Sunday, December 3, 2023


By Ruth Ross

Solo plays—with just one actor onstage at all times—are a singular theatrical genre (pardon the pun). Sometimes comedic (Billy Crystal in 700 Sundays), often dramatic (Julie Harris as Emily Dickinson in The Belle of Amherst), successful scripts offer a full-blown dramatic arc, complete with exposition, climax and dénouement.

Trich, the solo show written and performed by Becca Schneider (below, right), now receiving its regional premiere at Luna Stage, tells a tale of a young woman afflicted with a little-known, rarely spoken about obsessive-compulsive behavior disorder called trichotillomania. Over the course of 75 minutes, Schneider takes us on a dramatic journey wherein she lays bare her intimate struggles with an urge to pull hair from her eyelashes, eyebrows and head. Indeed, her retelling was so riveting that the audience often seemed to be holding its collective breath.

Schneider uses slides to educate the audience about Body- focused Repetitive Behavior (BFRB), a compulsive, repetitive behavior directed toward one’s body that ultimately alters one’s appearance. We learn about the urge—an “itch,” she calls it—that drives her to pull hair from her head and its relation to stressful events, hormones active at puberty (she started doing this at age 13 and is now in her 30s) and depression. Using self-deprecating humor, Schneider recounts her myriad attempts to deal with and end this vicious cycle, especially through her involvement in musical theater in high school and college. Indeed, the shame and the lengths to which she goes to hide it collide with her outgoing nature as a teen with many friends and involvement in lots of school activities.

In her quest for recovery, Schneider seeks various medical and psychological treatments before admitting that recovery is neither linear nor ever finished but that she can use techniques to self-soothe in lieu of self-harm. With this brave and hopeful admission, the audience let out a metaphorical sign of relief and enfolded her in a standing ovation of support.

Becca Schneider’s co-creators and directors, Jenn Haltman and Casey Pfeifer, have crafted an “intimate, surprisingly funny story about mental health, isolation, and forging a path toward recovery,” filled with pathos, humor and clear-eyed self-awareness.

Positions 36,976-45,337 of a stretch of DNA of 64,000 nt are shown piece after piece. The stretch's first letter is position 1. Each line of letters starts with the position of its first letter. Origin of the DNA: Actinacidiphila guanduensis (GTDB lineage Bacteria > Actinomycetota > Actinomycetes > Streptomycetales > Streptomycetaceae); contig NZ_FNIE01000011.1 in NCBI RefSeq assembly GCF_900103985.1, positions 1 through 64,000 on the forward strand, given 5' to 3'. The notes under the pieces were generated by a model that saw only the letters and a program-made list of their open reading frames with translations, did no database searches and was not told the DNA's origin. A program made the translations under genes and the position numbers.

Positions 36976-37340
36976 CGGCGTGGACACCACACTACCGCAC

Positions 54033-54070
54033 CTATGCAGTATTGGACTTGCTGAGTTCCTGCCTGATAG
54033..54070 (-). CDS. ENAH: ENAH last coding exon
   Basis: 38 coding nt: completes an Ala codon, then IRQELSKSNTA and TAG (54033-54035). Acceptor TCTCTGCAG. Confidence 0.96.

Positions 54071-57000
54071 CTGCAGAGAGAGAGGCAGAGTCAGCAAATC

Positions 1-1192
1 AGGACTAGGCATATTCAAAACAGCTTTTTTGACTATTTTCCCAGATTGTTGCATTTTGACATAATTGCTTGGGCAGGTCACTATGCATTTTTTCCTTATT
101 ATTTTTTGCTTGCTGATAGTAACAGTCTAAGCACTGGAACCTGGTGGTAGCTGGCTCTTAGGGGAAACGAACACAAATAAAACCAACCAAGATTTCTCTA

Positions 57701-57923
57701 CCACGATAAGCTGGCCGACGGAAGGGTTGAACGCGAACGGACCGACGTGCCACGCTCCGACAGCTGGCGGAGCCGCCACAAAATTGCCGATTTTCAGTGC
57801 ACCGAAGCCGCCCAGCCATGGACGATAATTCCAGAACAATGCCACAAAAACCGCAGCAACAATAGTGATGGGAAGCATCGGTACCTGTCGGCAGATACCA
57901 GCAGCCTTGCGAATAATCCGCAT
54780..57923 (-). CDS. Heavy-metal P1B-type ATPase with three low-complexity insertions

Haltman and Pfeifer’s direction never flags as Schneider inexorably tells her tale in a performance full of humanity and vulnerability. The use of several props (a bench, two chairs, a music stand, a stool and a screen behind a curtain) bring to life various stops on her journey. Beautifully lit by Ian Lloyd Sanchez and using PowerPoint presentations by Becca Schneider herself, Trich is a production worthy of works often produced by Luna Stage, a gem of professional theater in the metropolitan suburb of West Orange. Ian MacDonald created the poster for the show.

Trich was the top-selling play at the 2021 United Solo Theatre Festival at Theatre Row in New York City, winning both the Best Actress and Audience Choice Awards.  Unfortunately, you have only one more weekend to catch a performance. The black box theater adjoining the main stage is small, so seating is limited. Call now for tickets! You won’t want to miss this production!

NOTE: Because it contains sensitive material about mental health, addiction, anxiety, depression and BFRBs, Trich is suitable for audiences aged 14 and up.

Trich will be performed at Luna Stage, 555 Valley Road, West Orange, December 8 and 9 at 8 PM and December 9 and 10 at 3 PM. For information and tickets, visit or call the box office at 973.395.5551.